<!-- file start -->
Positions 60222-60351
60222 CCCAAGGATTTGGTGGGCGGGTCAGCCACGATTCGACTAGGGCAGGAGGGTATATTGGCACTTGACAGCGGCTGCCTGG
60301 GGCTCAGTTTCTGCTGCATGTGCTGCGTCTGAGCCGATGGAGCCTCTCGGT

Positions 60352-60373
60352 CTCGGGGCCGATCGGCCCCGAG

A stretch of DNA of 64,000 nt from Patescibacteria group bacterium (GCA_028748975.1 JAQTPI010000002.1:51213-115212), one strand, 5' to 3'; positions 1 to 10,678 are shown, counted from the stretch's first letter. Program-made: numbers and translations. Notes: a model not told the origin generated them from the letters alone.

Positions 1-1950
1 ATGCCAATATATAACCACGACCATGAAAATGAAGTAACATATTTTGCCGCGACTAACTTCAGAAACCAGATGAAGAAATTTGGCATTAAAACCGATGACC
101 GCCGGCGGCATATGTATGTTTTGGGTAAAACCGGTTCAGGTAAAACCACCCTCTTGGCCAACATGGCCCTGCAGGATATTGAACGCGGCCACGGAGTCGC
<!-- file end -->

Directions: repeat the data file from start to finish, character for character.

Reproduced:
Positions 60222-60351
60222 CCCAAGGATTTGGTGGGCGGGTCAGCCACGATTCGACTAGGGCAGGAGGGTATATTGGCACTTGACAGCGGCTGCCTGG
60301 GGCTCAGTTTCTGCTGCATGTGCTGCGTCTGAGCCGATGGAGCCTCTCGGT

Positions 60352-60373
60352 CTCGGGGCCGATCGGCCCCGAG

A stretch of DNA of 64,000 nt from Patescibacteria group bacterium (GCA_028748975.1 JAQTPI010000002.1:51213-115212), one strand, 5' to 3'; positions 1 to 10,678 are shown, counted from the stretch's first letter. Program-made: numbers and translations. Notes: a model not told the origin generated them from the letters alone.

Positions 1-1950
1 ATGCCAATATATAACCACGACCATGAAAATGAAGTAACATATTTTGCCGCGACTAACTTCAGAAACCAGATGAAGAAATTTGGCATTAAAACCGATGACC
101 GCCGGCGGCATATGTATGTTTTGGGTAAAACCGGTTCAGGTAAAACCACCCTCTTGGCCAACATGGCCCTGCAGGATATTGAACGCGGCCACGGAGTCGC